Fully hydrated bilayers of monounsaturated palmitoyloleoylphosphatidylcholine (POPC) and diunsaturated dioleoylphosphatidylcholine (DOPC) lipids have low main phase transition temperatures (271 K for POPC and 253 K for DOPC). Two-pulse echo detected spectra, combined with continuous wave electron paramagnetic resonance spectroscopy, are employed to study the low-temperature lamellar phases of the POPC and DOPC unsaturated bilayers that are usually studied in the fluid state. Phosphatidylcholine spin-labeled at C-5 and C-16 carbon atom positions along the acyl chain were used and the temperature varied over the range 77-270 K. Segmental chain librational oscillations of small amplitude and with correlation time in the subnanosecond to nanosecond range are found in both membranes. The mean-square angular amplitude, 〈α2〉, of librations increases with temperature, is larger close to the bilayer midplane than close to the first acyl chain segments, and is larger in diunsaturated than in monounsaturated bilayers. In the inner hydrocarbon region of both lipid matrices, 〈α2〉 increases first slowly and linearly with temperature and then more rapidly, and a dynamical transition is detected in the range 190-210 K. Compared to dipalmitoylphosphatidylcholine bilayers of fully saturated symmetric chain lipids, the presence of double bonds in the acyl chain enhances the intensity of librational motion which is characterized by larger angular variations at the terminal methyl ends. These findings highlight biophysical properties of unsaturated bilayers in the frozen state, including a detailed characterization of segmental chain dynamics and the evidence of a dynamical transition that appears to be a generic feature in hydrated macromolecular systems. These results can also be relevant in regulating membrane physical properties and function at higher physiological temperatures.

Unsaturated lipid bilayers at cryogenic temperature: Librational dynamics of chain-labeled lipids from pulsed and CW-EPR

Aloi E.;Guzzi R.;Bartucci R.
2019

Abstract

Fully hydrated bilayers of monounsaturated palmitoyloleoylphosphatidylcholine (POPC) and diunsaturated dioleoylphosphatidylcholine (DOPC) lipids have low main phase transition temperatures (271 K for POPC and 253 K for DOPC). Two-pulse echo detected spectra, combined with continuous wave electron paramagnetic resonance spectroscopy, are employed to study the low-temperature lamellar phases of the POPC and DOPC unsaturated bilayers that are usually studied in the fluid state. Phosphatidylcholine spin-labeled at C-5 and C-16 carbon atom positions along the acyl chain were used and the temperature varied over the range 77-270 K. Segmental chain librational oscillations of small amplitude and with correlation time in the subnanosecond to nanosecond range are found in both membranes. The mean-square angular amplitude, 〈α2〉, of librations increases with temperature, is larger close to the bilayer midplane than close to the first acyl chain segments, and is larger in diunsaturated than in monounsaturated bilayers. In the inner hydrocarbon region of both lipid matrices, 〈α2〉 increases first slowly and linearly with temperature and then more rapidly, and a dynamical transition is detected in the range 190-210 K. Compared to dipalmitoylphosphatidylcholine bilayers of fully saturated symmetric chain lipids, the presence of double bonds in the acyl chain enhances the intensity of librational motion which is characterized by larger angular variations at the terminal methyl ends. These findings highlight biophysical properties of unsaturated bilayers in the frozen state, including a detailed characterization of segmental chain dynamics and the evidence of a dynamical transition that appears to be a generic feature in hydrated macromolecular systems. These results can also be relevant in regulating membrane physical properties and function at higher physiological temperatures.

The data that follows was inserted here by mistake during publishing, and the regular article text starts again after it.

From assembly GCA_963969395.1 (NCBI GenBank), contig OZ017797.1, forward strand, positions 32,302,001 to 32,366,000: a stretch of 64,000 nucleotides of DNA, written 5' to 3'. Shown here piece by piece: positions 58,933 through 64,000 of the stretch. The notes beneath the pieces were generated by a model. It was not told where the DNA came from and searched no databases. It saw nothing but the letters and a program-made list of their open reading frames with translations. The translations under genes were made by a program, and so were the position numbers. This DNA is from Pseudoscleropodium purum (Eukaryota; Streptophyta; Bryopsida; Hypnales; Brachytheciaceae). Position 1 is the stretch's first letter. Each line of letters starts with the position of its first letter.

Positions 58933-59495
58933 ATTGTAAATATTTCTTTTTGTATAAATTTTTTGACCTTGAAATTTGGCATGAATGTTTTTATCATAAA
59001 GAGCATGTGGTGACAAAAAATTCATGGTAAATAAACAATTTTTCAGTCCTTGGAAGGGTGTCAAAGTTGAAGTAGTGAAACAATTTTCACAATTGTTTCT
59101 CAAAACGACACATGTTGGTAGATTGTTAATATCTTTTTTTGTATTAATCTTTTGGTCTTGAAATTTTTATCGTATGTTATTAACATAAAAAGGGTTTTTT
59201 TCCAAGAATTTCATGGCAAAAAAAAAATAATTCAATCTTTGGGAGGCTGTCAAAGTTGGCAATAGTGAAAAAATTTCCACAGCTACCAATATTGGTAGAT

unsaturated lipids, librational motion, ED EPR, dynamical transition
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Utilizza questo identificativo per citare o creare un link a questo documento: http://hdl.handle.net/20.500.11770/298555
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